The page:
World News

American ISIS Suspect Fights Plan to Release Him in Syria

Posted June 7, 2018 8:43 p.m. EDT
Updated June 7, 2018 8:48 p.m. EDT

WASHINGTON — A U.S. citizen detained by the military in Iraq as a suspected Islamic State member will be released back into Syria, the Trump administration has told a judge, a plan that his lawyers called “a death warrant.”

The move would avoid a fight in court over the high-stakes question of whether the government has the legal authority to put Islamic State suspects in indefinite wartime detention as enemy combatants. If a judge were to rule against the government on that question in the detention case, it would jeopardize the underpinnings of the entire war effort against the Islamic State.

But lawyers for the man, whose name has not been made public, vowed to fight the planned transfer in court. The plan was the latest twist in a habeas corpus case that has raised novel legal issues about the rights of individual Americans and the government’s wartime powers.

The American Civil Liberties Union planned to file an emergency request for a temporary restraining order against the military on Thursday, said Jonathan Hafetz, an ACLU lawyer who is the lead attorney for the man.

In its filing late Wednesday disclosing the government’s Syria release plan, the Justice Department said the military intended to release the man in an unidentified Syrian city after at least 72 hours had passed.

The Pentagon, it said, had decided that releasing the man in Syria would be consistent with traditional military practice and with the department’s obligations under the law of war. It had given the man two options — release “either in a town or outside an internally displaced person camp” — but the man had balked at both, so the Pentagon picked the town option for him.

In a declaration that was partially unsealed on Thursday afternoon, Mark E. Mitchell, a senior Pentagon official, provided further details about the plan. The man, he said, would be given a new cellphone “in its original sealed packaging,” enough food and water to last for several days, his legal papers, and $4,210 in cash — the same amount he had when captured.

Mitchell further said that the Pentagon would notify the Syrian Democratic Forces, military allies of the Americans, that the man would be released and was likely to be traveling through its checkpoints, and tell them that the United States “is not seeking and/or requesting” that the man be detained again.

It is not clear whether the man would have a right to a court order requiring some safer outcome. Judge Tanya S. Chutkan, who is overseeing the habeas corpus case, has already made clear that she does not think he has a right to be brought back to the United States.

The man is a dual citizen of the United States, where he was born, and Saudi Arabia, where he was raised. He was captured by a militia in Syria in September and turned over to the U.S. military, which has been holding him at a base in Iraq as an enemy combatant for nearly nine months.

The man said he went to Syria to be a journalist and was arrested by the Islamic State, then worked for the group as a condition of being freed from prison. But the government has said that Islamic State records show he registered with the group as a fighter, and his social media postings indicate he sympathized with the group. It has not accused him of fighting for the group.

What to do with the man has been a dilemma. Prosecutors have deemed his case difficult to charge in civilian court; much of the evidence against him may not be admissible under courtroom standards. As an American, he is also not eligible for charges before the troubled military commissions system. But security officials have wanted to keep him locked up, or at least out of the United States.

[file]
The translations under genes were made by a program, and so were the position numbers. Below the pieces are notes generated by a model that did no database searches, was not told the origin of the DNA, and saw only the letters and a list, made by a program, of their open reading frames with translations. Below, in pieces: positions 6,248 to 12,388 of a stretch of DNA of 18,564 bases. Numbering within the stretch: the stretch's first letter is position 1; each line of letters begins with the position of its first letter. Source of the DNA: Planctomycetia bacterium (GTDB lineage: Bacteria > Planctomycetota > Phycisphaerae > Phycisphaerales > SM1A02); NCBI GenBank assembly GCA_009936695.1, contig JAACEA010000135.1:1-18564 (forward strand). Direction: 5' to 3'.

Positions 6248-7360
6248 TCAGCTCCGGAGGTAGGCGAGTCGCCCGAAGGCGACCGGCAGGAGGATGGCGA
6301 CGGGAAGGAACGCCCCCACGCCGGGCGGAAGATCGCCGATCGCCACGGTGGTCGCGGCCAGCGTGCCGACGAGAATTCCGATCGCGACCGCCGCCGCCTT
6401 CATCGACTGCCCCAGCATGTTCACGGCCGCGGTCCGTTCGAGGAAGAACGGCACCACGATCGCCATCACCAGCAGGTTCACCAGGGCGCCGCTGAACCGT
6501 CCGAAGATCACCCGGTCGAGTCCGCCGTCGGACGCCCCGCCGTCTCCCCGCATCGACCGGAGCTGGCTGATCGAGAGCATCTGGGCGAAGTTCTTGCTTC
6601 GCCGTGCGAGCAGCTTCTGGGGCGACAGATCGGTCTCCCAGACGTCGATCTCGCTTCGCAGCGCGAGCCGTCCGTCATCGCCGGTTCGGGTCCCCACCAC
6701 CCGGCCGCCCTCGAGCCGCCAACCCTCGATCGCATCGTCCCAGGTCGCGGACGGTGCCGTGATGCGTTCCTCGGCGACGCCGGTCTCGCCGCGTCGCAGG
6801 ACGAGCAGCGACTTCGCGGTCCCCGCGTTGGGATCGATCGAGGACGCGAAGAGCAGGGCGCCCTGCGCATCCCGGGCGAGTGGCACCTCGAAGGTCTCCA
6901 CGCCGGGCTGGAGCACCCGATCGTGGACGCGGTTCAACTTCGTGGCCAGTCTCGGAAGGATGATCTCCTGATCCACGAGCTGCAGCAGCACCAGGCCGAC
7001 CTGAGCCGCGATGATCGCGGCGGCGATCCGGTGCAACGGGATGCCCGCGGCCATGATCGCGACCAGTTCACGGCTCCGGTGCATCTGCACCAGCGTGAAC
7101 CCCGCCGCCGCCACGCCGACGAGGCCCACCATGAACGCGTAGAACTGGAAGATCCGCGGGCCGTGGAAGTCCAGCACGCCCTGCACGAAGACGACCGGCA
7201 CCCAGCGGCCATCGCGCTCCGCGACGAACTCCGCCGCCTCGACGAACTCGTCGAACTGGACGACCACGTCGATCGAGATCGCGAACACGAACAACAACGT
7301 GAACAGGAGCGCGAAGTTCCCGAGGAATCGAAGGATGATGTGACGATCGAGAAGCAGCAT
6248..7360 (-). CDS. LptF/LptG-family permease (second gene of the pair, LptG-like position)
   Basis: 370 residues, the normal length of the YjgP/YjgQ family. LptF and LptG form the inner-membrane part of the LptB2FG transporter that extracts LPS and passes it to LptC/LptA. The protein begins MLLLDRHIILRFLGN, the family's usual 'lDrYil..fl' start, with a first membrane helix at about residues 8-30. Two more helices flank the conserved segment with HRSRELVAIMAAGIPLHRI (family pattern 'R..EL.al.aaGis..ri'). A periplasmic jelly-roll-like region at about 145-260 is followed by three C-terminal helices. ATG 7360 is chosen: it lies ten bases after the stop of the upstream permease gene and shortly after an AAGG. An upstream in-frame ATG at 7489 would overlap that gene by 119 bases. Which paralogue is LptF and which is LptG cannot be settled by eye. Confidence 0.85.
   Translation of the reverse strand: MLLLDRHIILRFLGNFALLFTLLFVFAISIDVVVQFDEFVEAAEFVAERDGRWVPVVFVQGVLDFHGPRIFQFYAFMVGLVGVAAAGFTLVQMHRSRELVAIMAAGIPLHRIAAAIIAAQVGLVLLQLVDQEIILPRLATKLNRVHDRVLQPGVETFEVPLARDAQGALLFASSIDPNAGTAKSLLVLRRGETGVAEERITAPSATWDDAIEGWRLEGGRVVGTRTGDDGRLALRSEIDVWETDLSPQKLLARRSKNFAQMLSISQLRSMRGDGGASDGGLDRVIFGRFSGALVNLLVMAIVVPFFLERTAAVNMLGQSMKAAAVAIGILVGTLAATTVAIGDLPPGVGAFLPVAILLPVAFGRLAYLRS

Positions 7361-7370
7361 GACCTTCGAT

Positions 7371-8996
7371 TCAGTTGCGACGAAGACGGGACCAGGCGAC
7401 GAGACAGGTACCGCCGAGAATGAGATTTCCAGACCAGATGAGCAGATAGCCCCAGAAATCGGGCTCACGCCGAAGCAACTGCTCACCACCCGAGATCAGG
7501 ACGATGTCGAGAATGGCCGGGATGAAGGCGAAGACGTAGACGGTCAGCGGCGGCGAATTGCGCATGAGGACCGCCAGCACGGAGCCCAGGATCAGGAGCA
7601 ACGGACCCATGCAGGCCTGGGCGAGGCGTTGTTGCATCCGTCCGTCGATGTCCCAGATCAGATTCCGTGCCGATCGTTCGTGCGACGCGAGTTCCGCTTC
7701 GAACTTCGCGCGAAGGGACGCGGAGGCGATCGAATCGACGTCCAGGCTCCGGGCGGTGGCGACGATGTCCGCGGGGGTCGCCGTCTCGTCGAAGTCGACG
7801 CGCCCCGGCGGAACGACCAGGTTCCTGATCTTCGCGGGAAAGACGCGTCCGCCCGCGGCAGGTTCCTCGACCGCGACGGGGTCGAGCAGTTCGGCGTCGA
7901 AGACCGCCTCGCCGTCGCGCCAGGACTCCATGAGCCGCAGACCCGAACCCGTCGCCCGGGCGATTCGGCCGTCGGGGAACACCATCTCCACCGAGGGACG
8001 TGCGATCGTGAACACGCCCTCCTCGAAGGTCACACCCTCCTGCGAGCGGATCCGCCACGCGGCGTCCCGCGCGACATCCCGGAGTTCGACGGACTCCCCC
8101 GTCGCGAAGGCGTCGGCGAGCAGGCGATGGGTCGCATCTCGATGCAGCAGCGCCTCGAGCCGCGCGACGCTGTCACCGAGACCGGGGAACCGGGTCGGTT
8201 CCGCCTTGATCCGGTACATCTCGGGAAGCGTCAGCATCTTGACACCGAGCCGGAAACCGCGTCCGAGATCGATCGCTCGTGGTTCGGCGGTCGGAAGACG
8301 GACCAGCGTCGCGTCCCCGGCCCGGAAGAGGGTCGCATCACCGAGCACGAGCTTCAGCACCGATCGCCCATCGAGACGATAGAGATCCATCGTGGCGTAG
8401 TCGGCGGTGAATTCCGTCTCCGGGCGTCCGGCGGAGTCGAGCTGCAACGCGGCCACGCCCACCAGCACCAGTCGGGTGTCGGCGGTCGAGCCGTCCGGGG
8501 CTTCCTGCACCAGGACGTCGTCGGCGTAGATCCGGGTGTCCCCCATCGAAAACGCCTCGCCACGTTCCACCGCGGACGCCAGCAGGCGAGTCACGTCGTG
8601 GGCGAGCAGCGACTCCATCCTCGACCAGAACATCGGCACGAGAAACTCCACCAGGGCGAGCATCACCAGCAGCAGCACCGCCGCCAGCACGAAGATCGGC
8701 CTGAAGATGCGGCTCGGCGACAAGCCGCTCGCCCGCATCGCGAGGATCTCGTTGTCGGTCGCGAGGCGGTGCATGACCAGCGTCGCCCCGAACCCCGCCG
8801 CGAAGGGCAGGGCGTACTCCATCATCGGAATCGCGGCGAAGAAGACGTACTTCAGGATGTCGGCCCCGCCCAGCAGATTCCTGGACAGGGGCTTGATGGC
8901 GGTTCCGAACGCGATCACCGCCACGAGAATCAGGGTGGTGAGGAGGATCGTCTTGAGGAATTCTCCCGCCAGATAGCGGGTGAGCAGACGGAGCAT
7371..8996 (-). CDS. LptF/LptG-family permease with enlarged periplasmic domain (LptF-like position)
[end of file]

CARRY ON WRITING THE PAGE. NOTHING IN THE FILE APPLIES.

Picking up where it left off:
This spring, the government struck a deal with another country — apparently Saudi Arabia — to take custody of him. But the man balked at the proposed arrangement, and Chutkan blocked the military from carrying out the transfer to that country against his will — a decision upheld last month by the U.S. Court of Appeals for the District of Columbia Circuit.

It has not been clear how or where the man would be released if he won his lawsuit. There is no evidence the man was in Iraq before the U.S. military brought him there, and it would apparently require the consent of the Iraqi government to release him on its soil. Moreover, he would risk being immediately rearrested there, and the Iraqi courts have been giving 10-minute trials and death sentences to Islamic State members.

Hafetz maintained that if the government wanted to release his client, it must do so “to a location that is not a war zone, and he has to be provided with some identity documents or something that establishes that he is in the territory legally and he has to not be subject to physical harm and basically almost automatic re-detention.”

He added, “They have to find a safer place, and if they can’t, they have to release him in the United States.”

The court rulings blocking the man’s forcible transfer to apparent Saudi custody had seemed to clear the way for a hearing later this month on the most important issue raised by the case: whether it is lawful for the government to indefinitely detain the man without charges as part of a wartime enemy force.

The Obama and Trump administrations argued that the government needed no new authorization from Congress to fight the Islamic State because it is covered by the authorizations to use military force against al-Qaida and for the Iraq War. But that claim is contested.

“The government has sought to throw up one roadblock after another to avoid the basic question of whether they are holding this man legally,” Hafetz said. “If they are not, or if they don’t want to charge him or hold him, the answer is to release him in a way that guarantees his safety and doesn’t condemn him to danger or possible death.”